IV. Analysis and Conclusions
A. The Union Has Not Demonstrated that the Arbitrator's Requirement that the Union Pay For One-Half of Rental Expenses for the Hearing Room Is Deficient
The Union contends that the Arbitrator's ruling that the Union pay for one-half of the rental fees for the hearing room is deficient because (1) the issue of payment of the rental fees was not before the Arbitrator, and (2) the ruling conflicts with the parties' collective bargaining agreement. We will, for purposes of this decision, construe the first contention as an allegation that the Arbitrator exceeded his authority and the second contention as an allegation that the ruling fails to draw its essence from the parties' agreement.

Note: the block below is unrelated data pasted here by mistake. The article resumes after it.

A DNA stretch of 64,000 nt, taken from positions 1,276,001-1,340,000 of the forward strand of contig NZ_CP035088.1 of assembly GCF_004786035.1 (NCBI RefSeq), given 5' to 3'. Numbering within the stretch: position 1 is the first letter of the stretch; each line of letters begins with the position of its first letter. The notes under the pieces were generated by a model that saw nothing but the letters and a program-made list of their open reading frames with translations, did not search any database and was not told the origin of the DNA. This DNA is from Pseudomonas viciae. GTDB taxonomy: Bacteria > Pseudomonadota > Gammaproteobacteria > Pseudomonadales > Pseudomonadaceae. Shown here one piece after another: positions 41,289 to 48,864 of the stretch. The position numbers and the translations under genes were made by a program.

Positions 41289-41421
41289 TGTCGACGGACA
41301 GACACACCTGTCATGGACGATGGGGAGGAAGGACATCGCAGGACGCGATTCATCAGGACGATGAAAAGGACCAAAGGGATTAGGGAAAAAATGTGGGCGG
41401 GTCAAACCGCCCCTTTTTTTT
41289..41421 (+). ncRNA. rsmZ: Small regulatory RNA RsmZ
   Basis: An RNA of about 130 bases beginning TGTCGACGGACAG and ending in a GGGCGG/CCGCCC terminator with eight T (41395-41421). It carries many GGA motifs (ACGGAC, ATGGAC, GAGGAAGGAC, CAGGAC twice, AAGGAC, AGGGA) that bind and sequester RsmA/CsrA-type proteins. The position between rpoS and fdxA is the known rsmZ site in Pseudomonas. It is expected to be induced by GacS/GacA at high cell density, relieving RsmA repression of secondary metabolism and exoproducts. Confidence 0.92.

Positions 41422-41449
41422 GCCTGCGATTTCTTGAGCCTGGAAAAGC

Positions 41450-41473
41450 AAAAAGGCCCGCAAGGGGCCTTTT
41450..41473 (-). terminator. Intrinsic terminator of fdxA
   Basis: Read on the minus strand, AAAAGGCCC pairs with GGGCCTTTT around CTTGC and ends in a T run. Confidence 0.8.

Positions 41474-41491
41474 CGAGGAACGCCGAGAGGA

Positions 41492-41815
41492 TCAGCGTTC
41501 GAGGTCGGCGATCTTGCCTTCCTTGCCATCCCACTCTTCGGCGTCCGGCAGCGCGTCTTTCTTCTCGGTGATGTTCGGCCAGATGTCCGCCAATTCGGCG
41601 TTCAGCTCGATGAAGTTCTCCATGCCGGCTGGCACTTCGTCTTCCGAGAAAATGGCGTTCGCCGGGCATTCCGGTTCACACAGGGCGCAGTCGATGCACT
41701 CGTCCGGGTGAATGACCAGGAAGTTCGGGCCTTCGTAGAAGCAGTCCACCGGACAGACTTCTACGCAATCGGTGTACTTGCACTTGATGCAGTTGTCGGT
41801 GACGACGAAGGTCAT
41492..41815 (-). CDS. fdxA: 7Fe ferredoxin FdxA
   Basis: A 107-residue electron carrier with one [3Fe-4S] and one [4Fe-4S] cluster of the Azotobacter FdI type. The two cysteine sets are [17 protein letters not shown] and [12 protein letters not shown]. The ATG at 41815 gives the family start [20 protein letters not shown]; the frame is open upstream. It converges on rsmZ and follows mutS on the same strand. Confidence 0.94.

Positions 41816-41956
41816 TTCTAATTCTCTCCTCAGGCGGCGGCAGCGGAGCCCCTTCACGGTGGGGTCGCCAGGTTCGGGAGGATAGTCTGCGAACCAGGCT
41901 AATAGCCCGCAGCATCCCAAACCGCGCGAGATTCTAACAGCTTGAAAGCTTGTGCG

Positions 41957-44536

An arbitration award will be found deficient on the basis that the arbitrator exceeded his or her authority when the arbitrator resolves an issue which was not submitted to arbitration. See, for example, U.S. Immigration and Naturalization Service and American Federation of Government Employees, Local 1917, 34 FLRA 342, 346 (1990) (U.S. Immigration and Naturalization Service). In this case, the Arbitrator did not decide an issue which was not submitted to him. Instead, as noted by the Arbitrator, the issue of payment of rental fees for the hearing room was raised by the Union in its brief to the Arbitrator. As the issue was raised by the Union, there is no basis on which to conclude that the Arbitrator exceeded his authority by resolving it. Compare General Services Administration and American Federation of Government Employees, Local 2600, 34 FLRA 1123, 1128 (1990) (arbitrator did not have authority to reopen award to consider his fee allocation because that issue had been submitted to another arbitrator).